Please click here for the Year 1 Home Learning Pack
Year 1 Phonics Screening check information - please click here for the meeting slides from March 2020
Year 1 Information meeting - please click here for the Information Meeting slides from Autumn 2019
We follow the National Curriculum: https://www.gov.uk/government/uploads/system/uploads/attachment_data/file/425601/PRIMARY_national_curriculum.pdf
Please click here to find out more about how we tailor the curriculum for our children
Click here to read the Year One Common Exception words.
Top Tips for Year 1 Parents (Click here to download the following for printing)
- Look for opportunities to talk about numbers. If you see numbers, can your child read them? What is the next number, or the one before? Use vocabulary of more/less/fewer/most/fewest. Encourage adding by counting on in their head, counting in 2s, 5s and 10s forwards and backwards. Try to involve word problems in everyday situations. E.g. If I have this pizza and it needs to be cut into quarters and I have 12 toppings. How can I fairly share out the toppings?
- Share books with your child – read to them and talk about the story. Discuss what you like/dislike about the books. Try to use a selection of questions to encourage the child to infer from the text. (Make a presumption of what the answer could be based on the information given ) E.g. Did Callum do the right thing? What makes you think that? How did everyone feel about the decision he made? If the decision was the opposite, what might have happened?
- Reading every day for 5 to 10 minutes – regular reading practice is vital to support their progress. Those children who read every day are more likely to become confident readers by the end of Year 1 giving them a solid basis for their future learning.
- Help your child to practise reading and spelling the first 100 High Frequency words at speed. If they can recognise them on sight, reading fluency will be greatly improved.
- ‘Gimme 5’ – strategies for reading unfamiliar words.
- Think about it – does the word they said make sense?
- Look at the picture – What is happening in the picture that can give a clue.
- Sound it out – this works well as long as it is not a ‘tricky’ word.
- Go forward – miss out the tricky word and carry on reading the rest of the sentence. Can you think of what might make sense in the gap?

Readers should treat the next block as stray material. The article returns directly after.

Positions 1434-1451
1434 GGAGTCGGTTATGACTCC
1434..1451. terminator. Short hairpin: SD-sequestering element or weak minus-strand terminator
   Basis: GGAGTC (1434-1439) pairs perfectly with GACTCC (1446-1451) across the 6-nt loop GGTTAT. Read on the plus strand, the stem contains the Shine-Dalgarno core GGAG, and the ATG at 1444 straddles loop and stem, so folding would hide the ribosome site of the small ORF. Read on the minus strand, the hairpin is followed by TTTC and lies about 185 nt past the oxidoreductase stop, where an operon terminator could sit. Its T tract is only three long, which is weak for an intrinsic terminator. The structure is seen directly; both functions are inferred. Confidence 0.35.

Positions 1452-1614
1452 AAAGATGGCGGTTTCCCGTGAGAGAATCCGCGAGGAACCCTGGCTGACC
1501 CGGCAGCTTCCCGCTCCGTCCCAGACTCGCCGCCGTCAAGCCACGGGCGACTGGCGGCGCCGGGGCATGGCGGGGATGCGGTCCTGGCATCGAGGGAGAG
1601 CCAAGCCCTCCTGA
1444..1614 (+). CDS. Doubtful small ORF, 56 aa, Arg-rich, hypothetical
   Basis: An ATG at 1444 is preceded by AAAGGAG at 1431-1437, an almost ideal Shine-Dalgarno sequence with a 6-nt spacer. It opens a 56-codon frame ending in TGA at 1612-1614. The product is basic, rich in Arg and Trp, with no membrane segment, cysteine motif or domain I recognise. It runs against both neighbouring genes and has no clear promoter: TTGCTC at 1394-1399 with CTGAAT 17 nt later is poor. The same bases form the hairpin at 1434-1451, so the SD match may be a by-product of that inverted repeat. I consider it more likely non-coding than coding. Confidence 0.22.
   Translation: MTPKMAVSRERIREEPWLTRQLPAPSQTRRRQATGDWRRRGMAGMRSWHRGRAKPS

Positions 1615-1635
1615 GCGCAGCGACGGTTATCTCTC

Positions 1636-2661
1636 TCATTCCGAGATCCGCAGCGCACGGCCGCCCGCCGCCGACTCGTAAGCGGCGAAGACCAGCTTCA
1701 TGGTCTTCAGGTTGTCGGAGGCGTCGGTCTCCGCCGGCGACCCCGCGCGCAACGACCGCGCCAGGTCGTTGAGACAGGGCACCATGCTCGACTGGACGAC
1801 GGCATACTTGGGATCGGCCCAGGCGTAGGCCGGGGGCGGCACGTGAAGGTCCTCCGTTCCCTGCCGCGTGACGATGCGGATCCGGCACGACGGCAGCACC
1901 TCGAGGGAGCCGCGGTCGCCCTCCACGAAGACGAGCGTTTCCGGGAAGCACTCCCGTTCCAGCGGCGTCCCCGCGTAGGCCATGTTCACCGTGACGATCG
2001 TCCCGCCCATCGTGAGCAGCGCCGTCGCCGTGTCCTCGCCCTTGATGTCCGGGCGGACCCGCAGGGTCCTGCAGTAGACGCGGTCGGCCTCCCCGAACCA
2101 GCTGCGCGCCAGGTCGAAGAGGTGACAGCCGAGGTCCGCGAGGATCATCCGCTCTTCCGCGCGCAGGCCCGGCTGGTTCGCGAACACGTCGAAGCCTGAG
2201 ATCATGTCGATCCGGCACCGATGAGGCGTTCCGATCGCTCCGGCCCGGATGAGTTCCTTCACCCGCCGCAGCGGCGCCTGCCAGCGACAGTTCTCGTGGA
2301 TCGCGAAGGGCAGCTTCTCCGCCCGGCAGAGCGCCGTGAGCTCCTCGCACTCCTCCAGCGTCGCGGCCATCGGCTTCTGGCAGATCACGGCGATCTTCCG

- Go back – Go back and re-read the sentence – this helps them to make sense of what they have just read.
- Encouraging correct tripod pencil grip – the more a child holds their pencil correctly, the more natural it will be to them.
- Encouraging correct letter and number formation when writing at home. If they reverse some letters ask them to re-write it 5 times to develop fluency in writing the letter and hopefully encourage them to get out of the habit.
Please click here to download the homework policy
Our approach to homework is one where we believe that homework should complement our learning in school and not be a stressful experience at home.
Parents are key educators in their children’s lives and have a critical influence over the success of children’s learning. We suggest that in the early stages of a child’s school life at least 10 minutes is set aside each day to talk to your child about their learning, to read with your child, play games and develop their self-help skills.
As your child moves through the Primary phase they will begin to have more formal tasks such as learning multiplication tables and spellings, projects; and be expected to work for longer periods and with increasing independence.
Homework can also be a walk in the park, a swimming trip, baking, an art activity, visiting family.
For the full version of the spelling lists, please click on the following link:
To find out more about the curriculum we follow, please click on the following link: